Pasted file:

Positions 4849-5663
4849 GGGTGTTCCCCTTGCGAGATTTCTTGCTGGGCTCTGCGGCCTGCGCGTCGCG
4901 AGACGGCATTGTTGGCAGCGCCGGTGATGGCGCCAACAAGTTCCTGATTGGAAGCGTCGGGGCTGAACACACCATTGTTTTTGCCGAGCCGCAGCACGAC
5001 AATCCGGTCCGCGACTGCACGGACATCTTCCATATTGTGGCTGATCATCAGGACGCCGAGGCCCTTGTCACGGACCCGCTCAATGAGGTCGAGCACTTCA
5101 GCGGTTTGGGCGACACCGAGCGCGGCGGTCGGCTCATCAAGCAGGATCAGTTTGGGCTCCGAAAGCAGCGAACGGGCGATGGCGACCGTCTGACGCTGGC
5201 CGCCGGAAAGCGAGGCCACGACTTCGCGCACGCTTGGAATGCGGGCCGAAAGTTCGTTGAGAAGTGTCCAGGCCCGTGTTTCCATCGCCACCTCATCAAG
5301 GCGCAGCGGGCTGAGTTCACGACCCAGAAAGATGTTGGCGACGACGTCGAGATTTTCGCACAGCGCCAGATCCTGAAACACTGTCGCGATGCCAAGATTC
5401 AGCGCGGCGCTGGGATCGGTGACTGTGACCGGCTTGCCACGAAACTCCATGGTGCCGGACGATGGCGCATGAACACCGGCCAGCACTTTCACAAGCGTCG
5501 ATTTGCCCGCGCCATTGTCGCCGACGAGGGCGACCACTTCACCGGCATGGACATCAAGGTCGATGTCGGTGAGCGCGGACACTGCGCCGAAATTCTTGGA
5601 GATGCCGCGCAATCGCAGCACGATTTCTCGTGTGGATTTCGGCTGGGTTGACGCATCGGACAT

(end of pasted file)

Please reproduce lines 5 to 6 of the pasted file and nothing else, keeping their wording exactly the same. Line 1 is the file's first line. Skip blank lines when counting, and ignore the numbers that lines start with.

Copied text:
5101 GCGGTTTGGGCGACACCGAGCGCGGCGGTCGGCTCATCAAGCAGGATCAGTTTGGGCTCCGAAAGCAGCGAACGGGCGATGGCGACCGTCTGACGCTGGC
5201 CGCCGGAAAGCGAGGCCACGACTTCGCGCACGCTTGGAATGCGGGCCGAAAGTTCGTTGAGAAGTGTCCAGGCCCGTGTTTCCATCGCCACCTCATCAAG